Leon – The Professional (1994) – Luc Besson


Luc Besson returns to the 101 Action Movies list, bringing the exemplary Jean Reno with him in a role that was inspired by his turn in Besson’s Nikita.

Mathilda (Natalie Portman) is an 11 year-old girl living with her family in a New York apartment building, she smokes, swears, and flirts with her blossoming sexuality, and comes home to find that her entire family has been killed by a corrupt DEA agent, Stansfield (Gary Oldman).

Seeking refuge with a neighbor, Leon (Reno), she learns that he’s a ‘cleaner’ and in exchange for doing the shopping, laundry and general housework, he’ll teach her how to kill, so that she can take revenge on Stansfield.

Thus begins an awesome action flick, and one of the oddest on-screen couples ever.

It becomes more uncomfortable for the audience and Leon after Mathilda reveals that she’s falling in love with him…

Leon ignores this, but takes the young girl under his wing and slowly begins to teach her the tricks of his trade, starting with the rifle, and slowly closing the distance to her target.


Reno, Portman and Oldman all turn in incredible performances, and the action sequences are stunning, especially the film’s final sequence.

Besson crafts a well-put together tale, once again telling a story about those who live on the edges of society in a world that we know exists around us, but rarely see.

Reno’s portrayal of Leon, while based loosely on the cleaner from Nikita, is a completely different type of cleaner. He’s a little more at peace with himself, despite sleeping in an arm-chair with one eye open every night. He has a plant that he waters and tends to daily, telling Mathilda that it is his best friend. I can’t imagine the cleaner in Nikita having any kind of friends, let alone a plant.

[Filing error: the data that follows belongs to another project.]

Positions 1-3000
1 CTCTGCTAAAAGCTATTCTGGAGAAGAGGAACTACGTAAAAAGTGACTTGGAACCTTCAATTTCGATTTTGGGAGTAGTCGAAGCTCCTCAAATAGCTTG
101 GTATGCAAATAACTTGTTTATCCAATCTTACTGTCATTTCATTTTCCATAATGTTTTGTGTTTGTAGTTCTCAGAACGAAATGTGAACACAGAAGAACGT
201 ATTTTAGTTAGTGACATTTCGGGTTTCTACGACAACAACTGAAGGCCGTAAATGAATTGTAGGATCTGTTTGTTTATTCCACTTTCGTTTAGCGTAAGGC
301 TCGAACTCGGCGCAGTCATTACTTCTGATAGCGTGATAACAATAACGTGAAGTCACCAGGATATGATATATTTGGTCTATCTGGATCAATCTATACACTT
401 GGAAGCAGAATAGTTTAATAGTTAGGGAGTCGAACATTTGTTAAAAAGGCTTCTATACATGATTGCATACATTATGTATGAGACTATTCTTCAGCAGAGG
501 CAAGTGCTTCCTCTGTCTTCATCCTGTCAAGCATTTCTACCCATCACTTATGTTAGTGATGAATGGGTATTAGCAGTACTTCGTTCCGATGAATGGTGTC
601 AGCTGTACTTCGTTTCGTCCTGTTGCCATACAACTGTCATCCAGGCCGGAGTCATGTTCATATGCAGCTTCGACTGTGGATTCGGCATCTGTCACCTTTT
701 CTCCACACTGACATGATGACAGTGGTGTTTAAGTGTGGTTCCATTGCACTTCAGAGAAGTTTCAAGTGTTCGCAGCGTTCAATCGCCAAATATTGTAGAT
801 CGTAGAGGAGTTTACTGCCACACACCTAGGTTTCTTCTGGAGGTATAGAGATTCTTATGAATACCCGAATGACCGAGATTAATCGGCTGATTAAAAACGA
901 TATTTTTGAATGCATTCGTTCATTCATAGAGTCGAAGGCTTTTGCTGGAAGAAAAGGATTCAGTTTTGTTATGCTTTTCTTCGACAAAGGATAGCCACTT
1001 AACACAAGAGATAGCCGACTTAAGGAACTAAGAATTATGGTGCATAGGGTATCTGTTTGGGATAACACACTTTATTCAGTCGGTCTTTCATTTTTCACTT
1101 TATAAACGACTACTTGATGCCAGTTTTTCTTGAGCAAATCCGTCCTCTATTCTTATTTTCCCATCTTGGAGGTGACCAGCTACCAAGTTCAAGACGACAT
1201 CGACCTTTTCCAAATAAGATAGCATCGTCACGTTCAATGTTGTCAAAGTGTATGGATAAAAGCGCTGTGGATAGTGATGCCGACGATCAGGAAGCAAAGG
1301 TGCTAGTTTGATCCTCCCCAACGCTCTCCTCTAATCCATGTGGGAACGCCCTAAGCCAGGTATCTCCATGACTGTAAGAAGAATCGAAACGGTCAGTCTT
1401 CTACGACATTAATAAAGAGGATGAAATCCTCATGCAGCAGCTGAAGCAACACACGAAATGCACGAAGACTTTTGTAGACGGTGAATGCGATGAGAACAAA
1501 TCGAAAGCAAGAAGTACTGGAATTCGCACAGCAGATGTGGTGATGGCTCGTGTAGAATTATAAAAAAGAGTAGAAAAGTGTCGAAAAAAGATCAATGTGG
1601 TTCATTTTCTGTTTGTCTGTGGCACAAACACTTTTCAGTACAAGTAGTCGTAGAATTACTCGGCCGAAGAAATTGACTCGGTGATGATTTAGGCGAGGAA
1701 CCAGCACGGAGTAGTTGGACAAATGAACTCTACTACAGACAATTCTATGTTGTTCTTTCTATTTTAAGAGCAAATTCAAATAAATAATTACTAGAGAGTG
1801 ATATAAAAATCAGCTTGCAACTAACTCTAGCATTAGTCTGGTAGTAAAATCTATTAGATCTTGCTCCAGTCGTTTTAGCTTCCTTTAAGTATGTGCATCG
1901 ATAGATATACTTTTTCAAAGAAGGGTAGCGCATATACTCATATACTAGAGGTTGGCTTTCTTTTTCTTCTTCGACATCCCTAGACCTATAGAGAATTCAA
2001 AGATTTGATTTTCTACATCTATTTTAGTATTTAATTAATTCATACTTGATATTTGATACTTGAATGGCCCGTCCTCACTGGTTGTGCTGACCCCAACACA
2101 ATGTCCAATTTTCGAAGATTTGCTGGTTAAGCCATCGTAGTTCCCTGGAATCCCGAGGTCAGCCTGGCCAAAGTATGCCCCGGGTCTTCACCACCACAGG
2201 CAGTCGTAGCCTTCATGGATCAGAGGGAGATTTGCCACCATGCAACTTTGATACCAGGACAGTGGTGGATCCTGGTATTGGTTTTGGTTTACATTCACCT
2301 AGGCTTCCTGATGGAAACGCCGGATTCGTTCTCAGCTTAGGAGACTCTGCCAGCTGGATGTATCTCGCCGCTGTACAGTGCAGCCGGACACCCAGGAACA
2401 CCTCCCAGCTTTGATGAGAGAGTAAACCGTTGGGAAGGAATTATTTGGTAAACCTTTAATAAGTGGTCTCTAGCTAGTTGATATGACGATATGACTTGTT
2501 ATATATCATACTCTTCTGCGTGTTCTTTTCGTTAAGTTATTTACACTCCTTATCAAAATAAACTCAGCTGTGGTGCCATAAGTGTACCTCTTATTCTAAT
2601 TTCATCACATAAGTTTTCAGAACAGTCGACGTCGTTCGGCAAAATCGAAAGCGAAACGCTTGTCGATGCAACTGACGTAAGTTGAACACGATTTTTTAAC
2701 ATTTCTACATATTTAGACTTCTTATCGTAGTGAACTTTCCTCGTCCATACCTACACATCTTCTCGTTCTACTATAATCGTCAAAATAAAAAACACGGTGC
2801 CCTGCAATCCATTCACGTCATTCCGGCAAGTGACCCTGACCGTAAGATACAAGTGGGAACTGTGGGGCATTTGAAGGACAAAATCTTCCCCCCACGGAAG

Oldman brings just the right amount of crazy to his role, and it’s always a joy to watch him onscreen, because he really is a chameleon when it comes to taking on roles.


Portman is simply stunning, and turns in such an incredible performance. It’s frightening to hear some of the things she says, and that’s the point of her character, when she talks about falling in love with Leon, trying to seduce him, and how she wants him to be her first, it’s supposed to make him and the viewer uncomfortable, and it does. She alternates that with her desire for revenge, the simple fact that she wants someone to love, and that she is just a little girl who can’t understand why someone would want to kill her 4 year-old brother.

Leon, in his way, does love Mathilda, teaching her his code, “No women. No children.” teaching her to shoot, taking her along on his jobs. These two broken people make a whole person, until Leon gives enough of himself that Mathilda can go on with her life on her own.

It’s a really fantastic movie, with a score by Eric Serra (It made me smile that I recognized the music for The Experience of Love instrumental, which would appear in another film Serra scored, and coming up shortly on the 101 Action Movies list, Goldeneye), and I tend to forget how good it is, and how involved in the story I get until I sit down and watch it again.

Love it.

What did you think of it?


One Comment Add yours

  1. Audrey says:

    J’adore ce film ! 🙂

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